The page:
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The Daily Wildcat

The Daily Wildcat


Science flows throughout Biosphere Discovery Nights

While walking across the lawn toward the entrance of the UA’s Biosphere 2, I tripped over a hula hoop.

Such an object would normally be out of place in the 3.14 acre lab facility in the middle of the desert, but on that Saturday night, it was to be expected. The lawn was filled with tables manned by UA students talking science, face-painting booths, vendors selling food and yes, hula hoops.

The festive atmosphere was in honor of the Biosphere’s third Discovery Night.

“This is an attempt to do something new, something different, offer some different experiences,” said Kevin Bonine, the director of education and outreach for Biosphere 2.

The Discovery Nights began on Sept. 28 and will run each Saturday night from 5-9 p.m through Oct. 26. Each night has its own theme; since the Oct. 12 theme was Sci-Fi night, there was a showing of the movie “Silent Running” and a panel to discuss science fiction.

Normally, Biosphere 2 runs 75-minute tours throughout the day, led by tour guides with a vast knowledge of the initial mission and current research. However, the gates close at 4 p.m., which means the public is usually only allowed to see the facility during the day.

“For a long time there’s only been one type of experience to have at Biosphere, and that’s a guided tour,” said Nate Allen, Biosphere 2 sustainability coordinator and assistant staff scientist.

Now, with Discovery Nights, the public is able to see a new side of the Biosphere — the Biosphere at night.

“Life and activity inside the Biosphere at night is quite different,” Allen said. “You can see different bugs are out, plants are behaving in a different way, the smells are different, the sounds are different than what you experience during the day.”

During Discovery Nights, attendees can still learn about the ocean or the rainforest or the savannah, but instead of the usual 75-minute tour, people are free to wander around and spend as much time as they want in areas that particularly interest them.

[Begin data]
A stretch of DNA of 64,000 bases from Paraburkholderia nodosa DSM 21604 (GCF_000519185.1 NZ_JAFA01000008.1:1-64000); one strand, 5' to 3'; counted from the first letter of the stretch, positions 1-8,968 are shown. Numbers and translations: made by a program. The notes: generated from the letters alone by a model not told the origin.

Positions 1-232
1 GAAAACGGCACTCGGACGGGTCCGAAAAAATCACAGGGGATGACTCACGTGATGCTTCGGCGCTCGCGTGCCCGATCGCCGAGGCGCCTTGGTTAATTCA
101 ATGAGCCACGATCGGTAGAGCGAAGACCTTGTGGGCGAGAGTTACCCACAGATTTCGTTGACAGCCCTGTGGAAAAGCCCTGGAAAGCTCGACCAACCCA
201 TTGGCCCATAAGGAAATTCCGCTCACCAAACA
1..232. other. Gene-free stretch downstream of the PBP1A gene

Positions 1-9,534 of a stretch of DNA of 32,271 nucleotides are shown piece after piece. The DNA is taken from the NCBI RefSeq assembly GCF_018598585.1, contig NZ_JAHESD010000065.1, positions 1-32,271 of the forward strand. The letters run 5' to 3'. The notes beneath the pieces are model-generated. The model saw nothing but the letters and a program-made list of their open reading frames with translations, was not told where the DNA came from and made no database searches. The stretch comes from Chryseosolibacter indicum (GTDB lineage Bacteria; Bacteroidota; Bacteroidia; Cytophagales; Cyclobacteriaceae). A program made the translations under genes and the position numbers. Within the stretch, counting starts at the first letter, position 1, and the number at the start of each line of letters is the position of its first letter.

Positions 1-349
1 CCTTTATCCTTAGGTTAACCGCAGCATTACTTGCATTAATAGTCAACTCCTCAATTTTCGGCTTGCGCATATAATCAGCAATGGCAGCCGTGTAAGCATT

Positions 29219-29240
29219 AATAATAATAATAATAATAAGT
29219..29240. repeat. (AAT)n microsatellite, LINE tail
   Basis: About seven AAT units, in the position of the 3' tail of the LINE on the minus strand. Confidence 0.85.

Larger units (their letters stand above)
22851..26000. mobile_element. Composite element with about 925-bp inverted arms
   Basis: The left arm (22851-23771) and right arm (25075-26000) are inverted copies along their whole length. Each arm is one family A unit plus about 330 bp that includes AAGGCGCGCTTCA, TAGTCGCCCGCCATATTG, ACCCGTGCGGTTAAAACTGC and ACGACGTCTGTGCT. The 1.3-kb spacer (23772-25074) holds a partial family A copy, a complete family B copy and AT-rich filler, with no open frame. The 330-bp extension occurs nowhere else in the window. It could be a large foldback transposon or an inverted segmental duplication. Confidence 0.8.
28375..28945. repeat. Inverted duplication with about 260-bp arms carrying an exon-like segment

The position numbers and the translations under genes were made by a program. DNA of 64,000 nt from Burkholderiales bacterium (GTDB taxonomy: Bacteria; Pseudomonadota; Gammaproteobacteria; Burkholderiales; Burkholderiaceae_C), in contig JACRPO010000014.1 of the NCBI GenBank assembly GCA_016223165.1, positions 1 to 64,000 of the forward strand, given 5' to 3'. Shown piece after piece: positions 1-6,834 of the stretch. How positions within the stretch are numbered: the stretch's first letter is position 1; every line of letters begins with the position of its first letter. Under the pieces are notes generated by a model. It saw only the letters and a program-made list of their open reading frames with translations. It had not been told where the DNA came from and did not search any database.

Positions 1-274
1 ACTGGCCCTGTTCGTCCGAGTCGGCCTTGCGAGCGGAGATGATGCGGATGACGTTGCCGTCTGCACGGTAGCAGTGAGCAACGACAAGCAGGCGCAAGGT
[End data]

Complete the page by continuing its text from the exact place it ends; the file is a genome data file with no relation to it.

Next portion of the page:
“Even if they’ve come here before for a general tour, they’re going to be able to take their time and take in the facility at a level of detail that they wouldn’t otherwise have been able to have time to do,” Allen said.

The event was intended to make Biosphere 2 more accessible to families, since the tours can be hard for children, according to Allen. Instead, during Discovery Nights, tour guides are stationed in different locations along the path, armed with walkie-talkies so that if they don’t know the answer to a question, they can get it immediately.

The family-friendly atmosphere was perfect for Corey Simzyk, who toured the facility with her husband and sons.

“I’ve lived here all my life, I’d heard about it and my children are into this,” Simzyk said. “They’re at that age now in school where they’re starting to study this.”

Simzyk added that they were making their second round through the flow-through tour.

Not only does the flow-through model provide a different experience, but a number of UA students and researchers are spread about on the tour to shed light on their research or areas of interest.

One of them was Ian Shiach, a master’s student in the UA School of Natural Resources. He sat behind a table on the lawn, explaining how phenology works.

“I like to make sure that the science I do is applicable to the general public and to laypeople in general,” Shiach said. “Why else would we be doing science if we weren’t trying to make the world better and make a difference?”

With the efforts of scientists standing on platforms explaining their experiments, the UA students by the ocean teaching about the marine environment, and others, the Biosphere is succeeding in spreading scientific knowledge.

“We absolutely feel like these [nights] are worthwhile and we’re quite excited about the success of them,” Allen said. ”We’ll be doing more in the future for sure.”

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